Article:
What was advertised in a colonial American newspaper 250 years ago today?
“3s. 4d. to be paid at Entrance.”
Eighteenth-century newspaper printers often treated the colophon as advertising space, promoting the goods and services they provided at the printing office. They encouraged readers to purchase subscriptions and place advertisements, though most remained silent about the costs for doing so. In May 1769, Samuel Hall, printer of the Essex Gazette, updated his colophon to indicate the price for subscriptions: “Six Shillings and Eight Pence per Annum.” Previously the colophon simply stated that the Essex Gazette was “Printed by S. HALL, at his Printing-Office a few Doors above the Town-House” in Salem.
When he updated his colophon, Hall actually reverted to the style that more closely resembled what had been in place at the beginning of the year. This time, however, instead of simply listing the yearly subscription fee he also specified “3s. 4d. to be paid at Entrance.” In other words, subscribers had to pay half of the subscription fee up front; Hall extended credit for a portion of the subscription, but he did not assume the risk for it entirely. Given how frequently printers throughout the colonies published notices calling on debtors to settle accounts, Hall may have wished to avoid some of that difficulty as well as the somewhat unseemly practice of threatening legal action against customers.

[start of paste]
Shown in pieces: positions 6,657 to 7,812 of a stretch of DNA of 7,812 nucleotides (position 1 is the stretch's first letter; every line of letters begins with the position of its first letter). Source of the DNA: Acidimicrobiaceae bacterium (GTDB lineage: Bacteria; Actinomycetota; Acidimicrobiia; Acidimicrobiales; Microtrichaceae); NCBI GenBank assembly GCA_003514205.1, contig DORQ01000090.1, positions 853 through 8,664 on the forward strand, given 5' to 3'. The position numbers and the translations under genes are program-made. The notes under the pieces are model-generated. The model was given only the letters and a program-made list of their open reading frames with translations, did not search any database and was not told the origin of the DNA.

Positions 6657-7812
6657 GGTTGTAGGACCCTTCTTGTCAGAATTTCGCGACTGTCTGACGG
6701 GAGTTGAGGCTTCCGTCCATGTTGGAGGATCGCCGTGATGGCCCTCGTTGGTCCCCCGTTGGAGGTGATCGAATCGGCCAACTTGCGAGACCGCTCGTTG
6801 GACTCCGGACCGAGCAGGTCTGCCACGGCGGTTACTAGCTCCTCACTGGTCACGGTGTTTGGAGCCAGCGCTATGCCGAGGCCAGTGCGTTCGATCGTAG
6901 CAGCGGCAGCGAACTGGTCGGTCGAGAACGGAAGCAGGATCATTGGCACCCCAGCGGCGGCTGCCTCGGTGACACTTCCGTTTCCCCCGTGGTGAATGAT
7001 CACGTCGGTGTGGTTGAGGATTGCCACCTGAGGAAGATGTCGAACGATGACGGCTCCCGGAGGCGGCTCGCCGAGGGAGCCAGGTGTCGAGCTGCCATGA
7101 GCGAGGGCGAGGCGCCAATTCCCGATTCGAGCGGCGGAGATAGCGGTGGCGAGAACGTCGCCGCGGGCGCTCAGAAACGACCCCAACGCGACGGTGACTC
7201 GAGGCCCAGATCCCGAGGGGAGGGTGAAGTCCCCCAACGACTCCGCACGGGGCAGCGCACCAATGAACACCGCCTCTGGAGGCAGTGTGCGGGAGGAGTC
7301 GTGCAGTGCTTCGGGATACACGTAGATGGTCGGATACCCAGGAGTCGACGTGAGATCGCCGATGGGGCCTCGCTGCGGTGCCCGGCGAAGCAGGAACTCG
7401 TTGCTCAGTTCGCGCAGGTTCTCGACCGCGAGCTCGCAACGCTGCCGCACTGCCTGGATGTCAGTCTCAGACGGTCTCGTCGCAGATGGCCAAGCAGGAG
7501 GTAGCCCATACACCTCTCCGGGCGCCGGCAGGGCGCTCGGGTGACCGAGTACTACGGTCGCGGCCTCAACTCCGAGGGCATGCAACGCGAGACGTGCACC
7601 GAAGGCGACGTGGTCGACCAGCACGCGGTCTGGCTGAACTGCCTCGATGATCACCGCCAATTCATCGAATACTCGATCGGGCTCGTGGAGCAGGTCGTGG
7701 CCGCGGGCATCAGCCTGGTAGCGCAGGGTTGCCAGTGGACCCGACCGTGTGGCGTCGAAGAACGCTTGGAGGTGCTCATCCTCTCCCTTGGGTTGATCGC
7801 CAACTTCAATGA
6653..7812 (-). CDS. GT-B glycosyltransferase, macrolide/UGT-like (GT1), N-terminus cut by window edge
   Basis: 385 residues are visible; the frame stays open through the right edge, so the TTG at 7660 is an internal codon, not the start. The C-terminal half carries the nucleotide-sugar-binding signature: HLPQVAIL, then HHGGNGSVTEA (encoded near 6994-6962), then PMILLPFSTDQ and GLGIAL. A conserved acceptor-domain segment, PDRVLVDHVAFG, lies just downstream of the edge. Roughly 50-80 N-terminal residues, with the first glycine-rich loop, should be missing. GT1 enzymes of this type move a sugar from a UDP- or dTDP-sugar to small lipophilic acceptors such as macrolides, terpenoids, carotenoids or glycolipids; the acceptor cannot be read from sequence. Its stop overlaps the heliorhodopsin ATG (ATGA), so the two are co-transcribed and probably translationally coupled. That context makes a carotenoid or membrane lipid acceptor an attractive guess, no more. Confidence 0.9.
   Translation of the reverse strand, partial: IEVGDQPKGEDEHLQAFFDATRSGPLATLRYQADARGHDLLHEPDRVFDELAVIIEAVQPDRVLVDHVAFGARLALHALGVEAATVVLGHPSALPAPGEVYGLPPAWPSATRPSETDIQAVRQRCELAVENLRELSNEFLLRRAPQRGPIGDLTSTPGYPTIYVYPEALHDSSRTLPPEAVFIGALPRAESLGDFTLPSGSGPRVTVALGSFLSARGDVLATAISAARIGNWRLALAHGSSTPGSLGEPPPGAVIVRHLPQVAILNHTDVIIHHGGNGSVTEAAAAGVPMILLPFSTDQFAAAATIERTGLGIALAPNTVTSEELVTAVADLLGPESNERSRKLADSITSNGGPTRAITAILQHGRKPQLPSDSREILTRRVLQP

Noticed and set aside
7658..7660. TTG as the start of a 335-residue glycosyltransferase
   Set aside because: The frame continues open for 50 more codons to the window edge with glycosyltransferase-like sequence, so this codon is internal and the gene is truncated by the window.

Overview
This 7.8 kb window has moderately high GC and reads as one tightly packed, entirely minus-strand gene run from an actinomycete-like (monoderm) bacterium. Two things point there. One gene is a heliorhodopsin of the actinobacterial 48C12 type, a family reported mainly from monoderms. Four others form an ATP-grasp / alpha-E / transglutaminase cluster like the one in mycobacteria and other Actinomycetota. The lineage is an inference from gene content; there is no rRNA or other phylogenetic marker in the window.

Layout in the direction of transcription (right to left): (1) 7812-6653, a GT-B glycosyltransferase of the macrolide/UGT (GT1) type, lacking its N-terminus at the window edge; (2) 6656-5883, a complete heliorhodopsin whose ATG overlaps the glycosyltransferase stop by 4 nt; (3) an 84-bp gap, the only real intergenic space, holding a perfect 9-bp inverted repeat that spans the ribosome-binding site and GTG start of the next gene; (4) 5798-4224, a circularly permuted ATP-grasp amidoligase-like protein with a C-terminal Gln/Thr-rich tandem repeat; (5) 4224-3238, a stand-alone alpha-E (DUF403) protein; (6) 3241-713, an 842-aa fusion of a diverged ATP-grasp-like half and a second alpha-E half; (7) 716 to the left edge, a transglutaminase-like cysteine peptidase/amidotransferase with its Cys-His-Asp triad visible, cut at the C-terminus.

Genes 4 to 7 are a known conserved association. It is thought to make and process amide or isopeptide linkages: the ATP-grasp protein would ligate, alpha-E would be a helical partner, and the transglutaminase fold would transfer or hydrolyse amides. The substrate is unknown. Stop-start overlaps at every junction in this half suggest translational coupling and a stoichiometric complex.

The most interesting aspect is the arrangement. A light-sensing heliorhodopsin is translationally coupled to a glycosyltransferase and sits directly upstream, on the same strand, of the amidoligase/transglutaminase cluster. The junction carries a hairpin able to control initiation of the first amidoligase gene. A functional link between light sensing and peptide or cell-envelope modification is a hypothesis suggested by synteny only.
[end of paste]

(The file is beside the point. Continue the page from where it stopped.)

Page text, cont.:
Consider also that he commenced publication of the Essex Gazette less than a year earlier. He managed to attract advertisers, but not nearly as many as placed notices in the several newspapers published in Boston. The number of advertisements in some even overflowed into half sheet supplements. Like other printers who understood the market for newspapers, Hall realized that he would likely attract more advertisers and revenue to sustain his enterprise if he expanded his roster of subscribers. After all, greater circulation meant a better return on investment for advertisers who placed their notices in front of more prospective customers. Hall likely sought to balance several concerns when he required only partial payment from subscribers: he enticed subscribers with credit, simultaneously took in some revenue and reduced his own risk, and made his newspaper more attractive to advertisers who would supply even more revenue.